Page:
Uttam Saha, Leticia Sonon, Jake Mowrer and David Kissel
UGA Agricultural and Environmental Services Laboratories

Homeowners sometimes experience unpleasant odors in their household water. In many cases, the exact cause of the odor is difficult to determine by water testing; however, this publication provides a few general recommendations for treating some common causes of household water odors.

Figure 2. Odors in Your Household Water cycle chart

Locating the Source of the Odor

If odor occurs in all water faucets, the problem is probably in the main water supply. If it occurs only in certain faucets, the problem is likely in the fixtures or pipes supplying those specific faucets. If the problem goes away after running the water for a few minutes, the problem is somewhere in the household plumbing system. If the odor is persistent, the problem could be the water source or a combination of both the water source and the plumbing system. Figure 1 outlines the possible sources of odors in water.

Figure 1. A decision tree to help locate household water odor sources. Figure 1. A decision tree to help locate household water odor sources.


For odors coming from the plumbing system or the well system, corrective measures are suggested. If you obtain water from a public water supply (PWS) and the odor is suspected to originate from the water source line, contact your water provider. This is especially true if your neighbors also experience the same type of odor problem.

Drinking Water: Common odor problems, probable causes and suggested corrective measures

If a particular odor problem in your household water and its cause are not included in this list, discuss the problem with a drinking water professional from your water provider (if you are on a public water supply), county health department or UGA Cooperative Extension agent (1-800-ASK-UGA-1).

a. Bleach, Chemical or Medicinal Odor

Public water suppliers generally chlorinate water to prevent bacterial growth. Typical levels of free chlorine in drinking water from PWS are 0.2 - 2.0 parts per million (ppm), though levels can be as high as 5.0 ppm. Odors resulting from a chlorine addition usually go away if the water is exposed to air for several minutes.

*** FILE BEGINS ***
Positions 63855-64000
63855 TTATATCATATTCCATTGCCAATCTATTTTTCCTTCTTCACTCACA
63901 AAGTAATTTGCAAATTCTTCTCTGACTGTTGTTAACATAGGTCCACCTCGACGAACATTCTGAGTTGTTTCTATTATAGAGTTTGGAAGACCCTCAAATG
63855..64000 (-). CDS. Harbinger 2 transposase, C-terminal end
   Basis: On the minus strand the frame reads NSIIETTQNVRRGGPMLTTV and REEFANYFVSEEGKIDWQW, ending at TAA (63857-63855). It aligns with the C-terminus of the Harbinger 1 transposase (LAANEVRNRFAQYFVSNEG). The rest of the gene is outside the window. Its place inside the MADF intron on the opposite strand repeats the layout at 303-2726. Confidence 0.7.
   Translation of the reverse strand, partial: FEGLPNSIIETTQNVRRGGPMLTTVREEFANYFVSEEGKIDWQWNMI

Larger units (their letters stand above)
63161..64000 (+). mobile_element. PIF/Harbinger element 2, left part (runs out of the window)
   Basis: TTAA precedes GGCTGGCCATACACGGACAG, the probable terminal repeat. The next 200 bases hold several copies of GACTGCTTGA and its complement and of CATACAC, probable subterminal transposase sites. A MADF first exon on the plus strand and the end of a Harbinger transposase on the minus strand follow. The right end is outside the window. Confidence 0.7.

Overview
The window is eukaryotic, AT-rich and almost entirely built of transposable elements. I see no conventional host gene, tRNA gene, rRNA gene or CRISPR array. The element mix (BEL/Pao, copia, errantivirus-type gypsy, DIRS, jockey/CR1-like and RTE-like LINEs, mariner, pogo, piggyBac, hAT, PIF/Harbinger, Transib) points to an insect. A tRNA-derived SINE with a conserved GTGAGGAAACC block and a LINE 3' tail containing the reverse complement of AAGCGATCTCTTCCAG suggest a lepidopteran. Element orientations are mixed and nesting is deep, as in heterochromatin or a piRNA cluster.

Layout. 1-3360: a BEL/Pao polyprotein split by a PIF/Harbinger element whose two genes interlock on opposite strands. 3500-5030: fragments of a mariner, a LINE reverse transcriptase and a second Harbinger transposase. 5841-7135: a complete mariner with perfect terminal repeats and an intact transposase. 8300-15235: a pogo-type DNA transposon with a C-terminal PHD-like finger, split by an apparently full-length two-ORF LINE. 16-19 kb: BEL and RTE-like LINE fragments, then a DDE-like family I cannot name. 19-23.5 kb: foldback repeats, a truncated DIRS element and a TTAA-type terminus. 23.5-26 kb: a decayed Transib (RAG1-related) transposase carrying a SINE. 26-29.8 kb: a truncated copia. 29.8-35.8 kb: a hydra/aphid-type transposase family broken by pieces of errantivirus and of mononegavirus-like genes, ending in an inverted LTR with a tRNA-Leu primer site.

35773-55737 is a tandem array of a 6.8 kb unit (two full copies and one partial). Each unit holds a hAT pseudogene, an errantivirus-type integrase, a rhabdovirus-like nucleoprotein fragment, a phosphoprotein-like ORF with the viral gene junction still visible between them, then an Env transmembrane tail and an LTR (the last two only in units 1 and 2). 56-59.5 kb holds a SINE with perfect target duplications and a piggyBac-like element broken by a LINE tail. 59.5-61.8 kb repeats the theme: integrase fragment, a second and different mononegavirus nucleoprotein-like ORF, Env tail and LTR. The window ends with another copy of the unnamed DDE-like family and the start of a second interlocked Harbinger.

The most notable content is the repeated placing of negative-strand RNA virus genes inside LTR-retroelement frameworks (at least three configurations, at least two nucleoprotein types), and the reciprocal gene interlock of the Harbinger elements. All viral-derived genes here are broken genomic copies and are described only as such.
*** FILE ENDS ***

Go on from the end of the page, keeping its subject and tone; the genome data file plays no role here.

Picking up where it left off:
Adding chlorine to the water through shock chlorination of a well or plumbing system produces a strong bleach (chlorine) odor. The bleach smell stops when chlorine completely dissipates. This requires turning on outside faucets and letting the water run until the smell is gone.

In some cases, the added chlorine may interact with organic materials built up in the plumbing system and add odor to the water. The odor should disappear after running the water for a few minutes. Use Figure 1 to locate the source of the odor. If water is supplied by your own well and the problem appears to be in your plumbing and/or well systems, then your entire water system should be flushed, preferably by a licensed well driller or pump installer. If you are on a PWS and the problem appears to be the water supply line, contact your water supply authority.

b. Rotten Eggs (Sulfurous), Decayed or Sewage-like Odor

Generally, a rotten egg (or sulfurous), decayed or sewage-like odor in household water is a result of bacterial activity, which can be due to:

  • Bacteria growing in the drain: This is the most common cause of these types of odors. Over time, organic matter such as hair, soap and food waste can accumulate on the walls of the drain. These deposits serve as a food for bacteria to grow. The bacteria can produce a gas that smells like rotten eggs or sewage. Address this problem by following these two steps:
  1. First, ensure that both the cold and hot water have the smell and that the smell is coming out of one or several faucets, but not all. Fill a glass with water from the sink that has the smell, then step away from the sink and swirl the water around inside the glass few times. If the problem is in the drain, the tap water in the glass should not have an odor.
  2. If the water in the glass does not smell, you should disinfect and flush the drain.
  • Bacteria growing in the water heater: Bacteria growing in the water heater can also produce a rotten egg or sewage smell. Frequently, this occurs if the hot water is unused, if the water heater is turned off for a significant period of time or if the thermostat on the heater is set too low. Generally, the bacteria that produce this problem are not a health threat; however, the taste and odor can be very unpleasant. To address this problem, the following actions are suggested:
  1. Make sure that hot water smells, but cold water does not. Often, the smell originates from a magnesium heating rod in the hot water tank.
  2. If the heater has a magnesium rod, a licensed plumber can replace it with an acceptable alternative such as an aluminum rod.
  • Bacteria growing in the well: If problems with the drain or water heater are ruled out, the odor may be coming from the water source. Do not use the water because it may contain harmful bacteria. To address this problem, the following actions are suggested:
  1. If you are on your own well, the natural groundwater chemistry may be supporting bacterial growth in the well. Shock chlorinate the well and pump out water until the chlorine odor disappears. For a step-by-step shock chlorination procedure, refer to the University of Georgia publication “Disinfecting Your Well Water: Shock Chlorination.”